Land Based Casinos Brought Up At Southern Gaming Summit

Len Blackwell is the chairman of the Mississippi Gaming Commission. He was part of a panel that analyzed the casino industry's future.

The commissioner told a room filled with casino executives that in his opinion, the future should include land based gambling. He said, "What we're doing by our laws presently isn't only allowing our gaming apparatus that supports the industry to be placed in probably the worst place of peril it could be, we're requiring them to be there."

Blackwell remembers the two storms last fall that slammed into Treasure Bay. Unless rules change, he fears what may happen when stronger storms roar toward other coast casinos. "We should be planning now and not trying to make snap decisions while we're sitting there, looking at debris, and trying to crank our chain saws," he said.

The gaming commission chairman told Southern Gaming Summit delegates that land based gambling must be considered as a viable option for future developers. According to Blackwell, "It's time for us to allow this complex organism to start moving land ward."

The Isle of Capri was the first casino to dock on Mississippi's shoreline. Isle executive Tim Hinkley was two seats away from Blackwell when the land based gambling topic came up. "The last time I spent any time with the legislature, I don't see them approving anything like that," said Hinkley. "They're just not knowledgeable about what it means to the state."

Blackwell understands that. That's why he said the gaming commission is doing a study to look at whether casinos on land can work in Mississippi. The study should be released late this year. He said, "What we're trying to do is gather information to provide the legislature on how to preserve what is our gaming tax revenues, what has become almost 10% of our state budget."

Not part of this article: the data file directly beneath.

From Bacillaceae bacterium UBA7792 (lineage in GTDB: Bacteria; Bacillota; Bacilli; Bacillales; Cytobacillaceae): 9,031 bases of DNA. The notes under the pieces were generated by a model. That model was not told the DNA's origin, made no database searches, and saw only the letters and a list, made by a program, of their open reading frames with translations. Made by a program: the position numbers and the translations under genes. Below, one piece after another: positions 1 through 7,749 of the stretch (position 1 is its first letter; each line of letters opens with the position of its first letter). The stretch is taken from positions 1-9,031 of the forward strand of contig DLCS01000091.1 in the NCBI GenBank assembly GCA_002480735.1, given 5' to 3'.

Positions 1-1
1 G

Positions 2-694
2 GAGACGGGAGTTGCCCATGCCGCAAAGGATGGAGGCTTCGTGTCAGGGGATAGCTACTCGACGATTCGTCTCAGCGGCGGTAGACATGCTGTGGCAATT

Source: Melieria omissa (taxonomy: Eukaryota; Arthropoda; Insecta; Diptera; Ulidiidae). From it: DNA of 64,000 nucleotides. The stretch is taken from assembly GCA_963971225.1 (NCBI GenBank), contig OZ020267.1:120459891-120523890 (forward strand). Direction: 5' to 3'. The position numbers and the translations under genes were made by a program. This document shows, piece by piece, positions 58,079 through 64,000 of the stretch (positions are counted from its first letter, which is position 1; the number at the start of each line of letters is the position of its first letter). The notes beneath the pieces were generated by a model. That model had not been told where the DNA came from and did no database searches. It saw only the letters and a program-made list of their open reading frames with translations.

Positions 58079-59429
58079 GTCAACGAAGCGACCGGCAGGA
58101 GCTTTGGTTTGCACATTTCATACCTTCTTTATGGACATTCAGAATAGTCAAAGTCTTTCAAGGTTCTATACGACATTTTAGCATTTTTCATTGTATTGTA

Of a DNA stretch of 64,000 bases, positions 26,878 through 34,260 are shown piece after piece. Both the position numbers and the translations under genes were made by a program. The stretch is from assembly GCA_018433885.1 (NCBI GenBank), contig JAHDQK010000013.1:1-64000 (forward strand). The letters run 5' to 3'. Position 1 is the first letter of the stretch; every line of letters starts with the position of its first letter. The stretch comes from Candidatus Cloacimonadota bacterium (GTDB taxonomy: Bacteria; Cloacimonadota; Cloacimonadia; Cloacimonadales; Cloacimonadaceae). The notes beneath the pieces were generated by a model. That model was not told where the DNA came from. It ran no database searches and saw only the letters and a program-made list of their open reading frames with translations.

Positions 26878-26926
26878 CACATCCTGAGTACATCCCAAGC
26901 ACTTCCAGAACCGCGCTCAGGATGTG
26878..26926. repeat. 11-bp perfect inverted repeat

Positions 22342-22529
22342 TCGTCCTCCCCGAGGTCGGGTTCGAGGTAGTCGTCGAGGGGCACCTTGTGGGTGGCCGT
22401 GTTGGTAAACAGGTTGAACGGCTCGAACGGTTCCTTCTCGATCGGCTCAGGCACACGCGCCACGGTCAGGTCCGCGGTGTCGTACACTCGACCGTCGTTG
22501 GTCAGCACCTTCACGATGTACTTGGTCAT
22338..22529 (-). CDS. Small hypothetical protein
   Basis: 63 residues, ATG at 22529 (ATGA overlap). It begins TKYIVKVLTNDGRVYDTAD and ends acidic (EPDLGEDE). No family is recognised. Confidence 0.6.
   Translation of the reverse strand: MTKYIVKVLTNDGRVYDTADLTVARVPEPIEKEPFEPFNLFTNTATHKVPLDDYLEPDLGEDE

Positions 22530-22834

Before Blackwell brought up the land based idea, panel moderator Nancy Todd-Tyner mentioned it. The political consultant who helped convince Harrison County voters to approve dockside gambling talked about a conversation she just had in the Atlanta airport. A passenger headed to the casinos asked her why Mississippi didn't put casinos on land. "I said we couldn't have passed it on land,"Todd-Tyner told the audience. "We could pass it on land now. But we couldn't do it then."

That's what Commissioner Blackwell is counting on. "This is money that should be permanently fixed to the Mississippi economy, in my view," he said. "I don't think we would allow other important industries to be placed in that kind of position of peril."

Blackwell said a land based rule change would have to protect the casinos that are already here. And it would have to protect the tidelands money that casinos pay to the Secretary of State. His goal is to get people talking about the idea now, before the next big storm wallops the state.